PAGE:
In a move that would reverse a policy of decades, Minister of Education, Research and Religious Affairs Kostas Gavroglu came out in favor of the Muslim minority in Thrace electing their muftis, professional jurists who interpret Islamic law and rule on family law issues.
The remarks came straight on the heels of Turkish President Recep Tayyip Erdogan’s calls for a revision of the Lausanne Treaty and his attack on the Greek state for mot allowing the popular election of muftis, which is banned even in Turkey.
The timing of his statement could create the impression in Turkey and at home that the government is caving in to the demands of Erdogan as a concession.
But it also comes after Prime Minister Alexis Tsipras announced legislation that will abolish the existing mandatory application of the sharia, the corpus of Islamic law, among the members of the Muslim community in Thrace.
Popular election of a mufti with emasculated powers is certainly a different matter than electing one with mandatory judicial powers over all citizens born to the Muslim faith.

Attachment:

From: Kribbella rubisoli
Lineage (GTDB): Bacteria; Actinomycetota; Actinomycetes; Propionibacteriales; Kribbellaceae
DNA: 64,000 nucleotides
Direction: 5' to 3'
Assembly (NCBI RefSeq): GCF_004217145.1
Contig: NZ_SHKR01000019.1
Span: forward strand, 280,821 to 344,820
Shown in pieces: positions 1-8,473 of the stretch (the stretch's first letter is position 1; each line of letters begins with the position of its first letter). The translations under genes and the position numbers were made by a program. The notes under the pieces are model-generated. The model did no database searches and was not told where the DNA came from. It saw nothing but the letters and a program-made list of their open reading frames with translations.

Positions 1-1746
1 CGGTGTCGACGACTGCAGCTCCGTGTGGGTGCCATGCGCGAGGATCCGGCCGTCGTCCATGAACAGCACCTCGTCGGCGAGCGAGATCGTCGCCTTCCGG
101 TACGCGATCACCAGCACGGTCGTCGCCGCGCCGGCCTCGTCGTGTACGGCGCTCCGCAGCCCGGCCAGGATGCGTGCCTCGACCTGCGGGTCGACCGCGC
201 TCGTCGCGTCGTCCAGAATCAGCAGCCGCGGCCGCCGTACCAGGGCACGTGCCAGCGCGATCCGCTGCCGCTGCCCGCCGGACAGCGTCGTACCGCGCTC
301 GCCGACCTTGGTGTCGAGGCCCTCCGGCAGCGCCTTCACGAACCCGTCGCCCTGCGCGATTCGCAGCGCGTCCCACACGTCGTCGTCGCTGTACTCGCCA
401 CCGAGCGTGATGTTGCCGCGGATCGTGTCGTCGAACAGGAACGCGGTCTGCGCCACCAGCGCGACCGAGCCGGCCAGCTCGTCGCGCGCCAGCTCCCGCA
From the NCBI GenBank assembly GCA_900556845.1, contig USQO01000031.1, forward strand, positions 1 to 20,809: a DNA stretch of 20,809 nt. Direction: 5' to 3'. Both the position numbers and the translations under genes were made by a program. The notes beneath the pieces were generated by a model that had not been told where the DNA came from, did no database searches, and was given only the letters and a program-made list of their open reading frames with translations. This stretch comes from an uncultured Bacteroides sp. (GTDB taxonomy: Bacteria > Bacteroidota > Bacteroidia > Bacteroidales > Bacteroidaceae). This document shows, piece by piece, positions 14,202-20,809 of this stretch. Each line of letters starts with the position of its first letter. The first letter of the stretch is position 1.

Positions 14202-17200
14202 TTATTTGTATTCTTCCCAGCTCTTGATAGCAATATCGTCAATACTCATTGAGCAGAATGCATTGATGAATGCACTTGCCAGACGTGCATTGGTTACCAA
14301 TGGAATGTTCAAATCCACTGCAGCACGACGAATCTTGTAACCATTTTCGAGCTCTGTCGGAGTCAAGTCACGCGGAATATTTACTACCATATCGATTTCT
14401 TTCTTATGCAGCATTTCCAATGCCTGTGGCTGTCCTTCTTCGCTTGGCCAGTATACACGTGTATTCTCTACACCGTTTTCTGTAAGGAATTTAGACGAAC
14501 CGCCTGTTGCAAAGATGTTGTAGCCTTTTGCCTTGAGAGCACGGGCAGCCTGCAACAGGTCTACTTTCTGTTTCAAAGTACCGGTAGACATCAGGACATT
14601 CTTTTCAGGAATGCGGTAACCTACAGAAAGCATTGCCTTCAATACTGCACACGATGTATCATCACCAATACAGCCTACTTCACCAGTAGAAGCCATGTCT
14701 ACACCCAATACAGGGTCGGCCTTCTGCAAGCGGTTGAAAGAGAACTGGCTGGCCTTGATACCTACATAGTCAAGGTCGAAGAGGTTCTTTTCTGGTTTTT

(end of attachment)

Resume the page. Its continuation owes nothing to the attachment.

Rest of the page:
“A very serious discussion should begin with the minority itself, regarding the rationalisation of the procedures for selecting muftis,” Gavroglu said.
“The serious issue which we must grapple with is defining the electoral body. The [Ecumenical] Patriarch is not elected by the Greeks of Istanbul, nor by priests, but by the members of the Holy Synod [of bishops. Hence, in the election of religious leaders, there is always a special electoral body,” he said.
Following the passing of the law that will make implementation of Sharia law optional, Gavroglu said the government will seek the issuance of a Presidential Decree that will specifically define the jurisprudential authority of the muftis.
That will be followed by the appointment of a committee comprised of legal scholars and experts on Islamic law, to hammer out the details.